8. Ghost in the Shell (1995): In a futuristic Tokyo, everyone in connected to a central network. High-end crime gangs try to hack into this network. A team of cyber police officers are created to hunt down the hackers and our story follows Motoko, a cyberagent. Is she all robot, or is there a soul lurking in there somewhere? A cyberpunk classic, Ghost in the Shell mixes philosophy with violence, computer hacking with digital romance, robotics with AI. Where does the robot end, and the ghost in the machine begin? Few TV anime series have been made as well.
9. Howl's Moving Castle (2004): Another Miyazaki favorite. Based loosely on the British book of the same title, Howl's Moving Castle follows Sofie, a young workaholic. After accidentally inciting the jealousy of the Witch of the Waste, Sofie is cursed to appear as an old woman. She sets of in search of the Wizard Howl, who she feels can lift the curse, even though he is known to "eat the hearts of young women." Sofie finds Howl's moving castle, literally a bewitched house on chicken legs that marches through the wastes. It is powered by the magic of Calcifer, a fire spirit, and also houses Michael, Howl's apprentice. What are the secrets behind Howl's past? Why is the Witch of the Waste after him and what is this war the King requires he use his magic in? Another beautiful creation of Miyazaki's, this story will warm your heart and bring tears to your eyes.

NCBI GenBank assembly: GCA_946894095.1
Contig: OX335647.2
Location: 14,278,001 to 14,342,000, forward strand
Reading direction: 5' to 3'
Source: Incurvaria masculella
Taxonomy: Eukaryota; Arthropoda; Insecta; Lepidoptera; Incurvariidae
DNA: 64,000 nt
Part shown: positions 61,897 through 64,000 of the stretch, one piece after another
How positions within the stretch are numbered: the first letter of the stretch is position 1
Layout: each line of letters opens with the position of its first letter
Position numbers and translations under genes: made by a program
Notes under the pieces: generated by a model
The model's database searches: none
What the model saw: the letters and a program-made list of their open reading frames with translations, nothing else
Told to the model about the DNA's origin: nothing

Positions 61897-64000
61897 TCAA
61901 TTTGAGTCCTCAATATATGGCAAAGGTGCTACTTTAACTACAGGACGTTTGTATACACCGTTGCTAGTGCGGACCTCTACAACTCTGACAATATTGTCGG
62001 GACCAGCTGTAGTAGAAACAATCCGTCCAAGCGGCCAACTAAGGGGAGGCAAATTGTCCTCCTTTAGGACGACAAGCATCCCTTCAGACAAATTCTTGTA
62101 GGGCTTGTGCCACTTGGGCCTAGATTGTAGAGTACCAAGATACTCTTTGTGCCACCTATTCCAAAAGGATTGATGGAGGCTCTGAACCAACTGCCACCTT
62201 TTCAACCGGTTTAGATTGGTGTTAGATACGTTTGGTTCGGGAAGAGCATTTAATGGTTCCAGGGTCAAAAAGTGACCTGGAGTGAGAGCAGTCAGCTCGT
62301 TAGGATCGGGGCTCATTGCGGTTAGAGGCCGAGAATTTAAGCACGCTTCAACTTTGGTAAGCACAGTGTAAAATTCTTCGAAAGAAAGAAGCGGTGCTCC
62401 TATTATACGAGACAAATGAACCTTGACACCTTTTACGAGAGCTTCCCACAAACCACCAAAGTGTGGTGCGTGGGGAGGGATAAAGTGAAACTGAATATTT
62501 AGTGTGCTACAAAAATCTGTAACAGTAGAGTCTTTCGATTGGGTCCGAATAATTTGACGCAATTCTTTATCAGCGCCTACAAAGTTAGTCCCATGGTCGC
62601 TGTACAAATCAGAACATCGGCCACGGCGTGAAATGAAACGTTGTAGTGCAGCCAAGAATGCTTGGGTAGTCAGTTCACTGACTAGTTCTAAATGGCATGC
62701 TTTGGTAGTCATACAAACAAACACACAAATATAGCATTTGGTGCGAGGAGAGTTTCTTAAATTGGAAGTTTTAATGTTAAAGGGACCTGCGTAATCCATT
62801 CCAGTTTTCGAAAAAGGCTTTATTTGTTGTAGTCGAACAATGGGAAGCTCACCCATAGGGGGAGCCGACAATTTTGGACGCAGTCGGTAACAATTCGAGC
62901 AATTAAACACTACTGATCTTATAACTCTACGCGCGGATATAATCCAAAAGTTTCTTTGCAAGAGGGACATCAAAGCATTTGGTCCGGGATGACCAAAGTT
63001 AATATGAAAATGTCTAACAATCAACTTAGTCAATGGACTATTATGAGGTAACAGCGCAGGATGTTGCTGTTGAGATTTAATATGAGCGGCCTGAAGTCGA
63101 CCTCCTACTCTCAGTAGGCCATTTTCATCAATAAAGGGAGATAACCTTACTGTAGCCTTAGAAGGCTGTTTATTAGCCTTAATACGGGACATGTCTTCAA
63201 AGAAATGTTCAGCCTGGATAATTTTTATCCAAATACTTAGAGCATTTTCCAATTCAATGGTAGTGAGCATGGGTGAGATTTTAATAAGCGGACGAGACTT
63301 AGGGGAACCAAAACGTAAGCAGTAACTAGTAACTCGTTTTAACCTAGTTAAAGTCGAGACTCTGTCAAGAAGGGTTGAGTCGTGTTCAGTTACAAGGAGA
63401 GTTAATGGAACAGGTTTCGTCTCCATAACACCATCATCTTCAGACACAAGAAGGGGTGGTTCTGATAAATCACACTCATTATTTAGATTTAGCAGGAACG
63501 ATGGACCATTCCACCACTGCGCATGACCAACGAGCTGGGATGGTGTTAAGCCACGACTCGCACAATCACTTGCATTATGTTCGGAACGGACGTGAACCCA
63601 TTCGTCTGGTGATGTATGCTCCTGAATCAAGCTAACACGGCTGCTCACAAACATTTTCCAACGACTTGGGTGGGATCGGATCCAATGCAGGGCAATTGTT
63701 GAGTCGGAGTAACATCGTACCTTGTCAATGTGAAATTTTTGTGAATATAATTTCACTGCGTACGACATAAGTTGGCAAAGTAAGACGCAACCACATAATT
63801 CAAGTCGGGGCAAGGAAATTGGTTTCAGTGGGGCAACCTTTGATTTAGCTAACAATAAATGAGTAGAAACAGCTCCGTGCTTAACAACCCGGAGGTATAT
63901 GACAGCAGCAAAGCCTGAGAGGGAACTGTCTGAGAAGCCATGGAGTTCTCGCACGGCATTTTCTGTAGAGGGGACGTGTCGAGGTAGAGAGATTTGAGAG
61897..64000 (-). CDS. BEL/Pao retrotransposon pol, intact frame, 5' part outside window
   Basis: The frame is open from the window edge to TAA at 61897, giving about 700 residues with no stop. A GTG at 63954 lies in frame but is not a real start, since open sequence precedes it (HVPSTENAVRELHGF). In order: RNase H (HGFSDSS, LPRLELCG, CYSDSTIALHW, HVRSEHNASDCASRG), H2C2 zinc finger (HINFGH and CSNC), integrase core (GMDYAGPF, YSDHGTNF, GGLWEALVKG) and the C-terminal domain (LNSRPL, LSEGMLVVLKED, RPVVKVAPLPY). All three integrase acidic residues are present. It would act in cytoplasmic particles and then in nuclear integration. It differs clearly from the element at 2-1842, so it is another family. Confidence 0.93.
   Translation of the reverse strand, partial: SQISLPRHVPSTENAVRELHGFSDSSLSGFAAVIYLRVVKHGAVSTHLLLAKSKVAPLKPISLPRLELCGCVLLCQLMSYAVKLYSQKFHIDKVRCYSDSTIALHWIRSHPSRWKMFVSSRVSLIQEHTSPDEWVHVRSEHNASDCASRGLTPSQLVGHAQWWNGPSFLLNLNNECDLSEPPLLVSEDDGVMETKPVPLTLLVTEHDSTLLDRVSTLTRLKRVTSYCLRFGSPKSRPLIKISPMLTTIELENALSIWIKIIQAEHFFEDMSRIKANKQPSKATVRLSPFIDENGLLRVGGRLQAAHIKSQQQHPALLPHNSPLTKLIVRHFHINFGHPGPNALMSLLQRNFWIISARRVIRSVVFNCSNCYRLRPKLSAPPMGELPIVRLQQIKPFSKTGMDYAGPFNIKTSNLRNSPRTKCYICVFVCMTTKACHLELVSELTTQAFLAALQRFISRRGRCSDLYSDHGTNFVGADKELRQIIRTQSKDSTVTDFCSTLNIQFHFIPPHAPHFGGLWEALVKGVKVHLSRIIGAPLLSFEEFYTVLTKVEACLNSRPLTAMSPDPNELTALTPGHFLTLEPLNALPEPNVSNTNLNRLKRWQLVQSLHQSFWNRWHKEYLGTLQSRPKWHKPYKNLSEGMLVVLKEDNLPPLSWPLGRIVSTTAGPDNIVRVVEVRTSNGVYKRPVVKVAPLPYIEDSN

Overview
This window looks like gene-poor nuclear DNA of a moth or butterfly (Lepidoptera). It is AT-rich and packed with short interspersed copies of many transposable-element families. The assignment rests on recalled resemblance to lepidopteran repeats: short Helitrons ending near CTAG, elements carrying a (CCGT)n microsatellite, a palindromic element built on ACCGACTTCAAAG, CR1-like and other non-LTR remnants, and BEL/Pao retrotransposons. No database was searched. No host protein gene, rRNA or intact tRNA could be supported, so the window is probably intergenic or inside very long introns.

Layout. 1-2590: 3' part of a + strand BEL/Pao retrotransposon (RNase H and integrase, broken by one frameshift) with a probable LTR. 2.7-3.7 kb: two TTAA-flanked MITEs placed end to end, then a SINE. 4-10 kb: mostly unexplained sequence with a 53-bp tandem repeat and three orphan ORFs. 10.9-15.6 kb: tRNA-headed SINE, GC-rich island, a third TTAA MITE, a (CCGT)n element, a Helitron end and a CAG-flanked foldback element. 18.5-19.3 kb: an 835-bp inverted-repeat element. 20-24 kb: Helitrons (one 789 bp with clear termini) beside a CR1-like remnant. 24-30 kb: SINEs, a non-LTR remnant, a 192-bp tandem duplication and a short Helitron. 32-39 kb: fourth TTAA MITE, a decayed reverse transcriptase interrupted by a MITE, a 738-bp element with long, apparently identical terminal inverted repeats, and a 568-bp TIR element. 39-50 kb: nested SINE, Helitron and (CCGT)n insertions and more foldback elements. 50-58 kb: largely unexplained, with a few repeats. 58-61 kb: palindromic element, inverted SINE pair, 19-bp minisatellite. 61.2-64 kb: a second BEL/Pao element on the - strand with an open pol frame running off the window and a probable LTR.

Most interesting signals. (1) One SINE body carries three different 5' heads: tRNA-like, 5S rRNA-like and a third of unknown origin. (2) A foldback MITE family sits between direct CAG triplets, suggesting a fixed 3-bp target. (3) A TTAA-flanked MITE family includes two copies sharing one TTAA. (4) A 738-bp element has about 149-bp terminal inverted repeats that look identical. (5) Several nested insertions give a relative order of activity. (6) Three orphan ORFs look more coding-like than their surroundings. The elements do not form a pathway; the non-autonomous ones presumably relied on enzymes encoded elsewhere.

10. Cowboy Bepop (2001): This twenty-six episode anime is part western, part science fiction. Cowboy Bepop follows bounty hunters (known as cowboys) Spike, Jet Black and Faye as they cruise the universe in their obsolete starship Bepop along with their androgynous semi-autistic computer whiz Ed (I'm pretty sure she's a girl) and their dog, Ein. The goal is to bag high price fugitives and stay alive on the way. Spike has an unusual knack for falling for the girl (and the con), and Faye has a way with kicking butt, and saving Spike's. Lots of action, smart dialogue, and fun bad guys. A good time all around.
Andrea Johnson lives in beautiful southwestern Michigan with her husband, and spends as much time as possible reading and enjoying science fiction and other speculative fiction. She is also an administrator and book reviewer at Worm's Sci Fi Haven.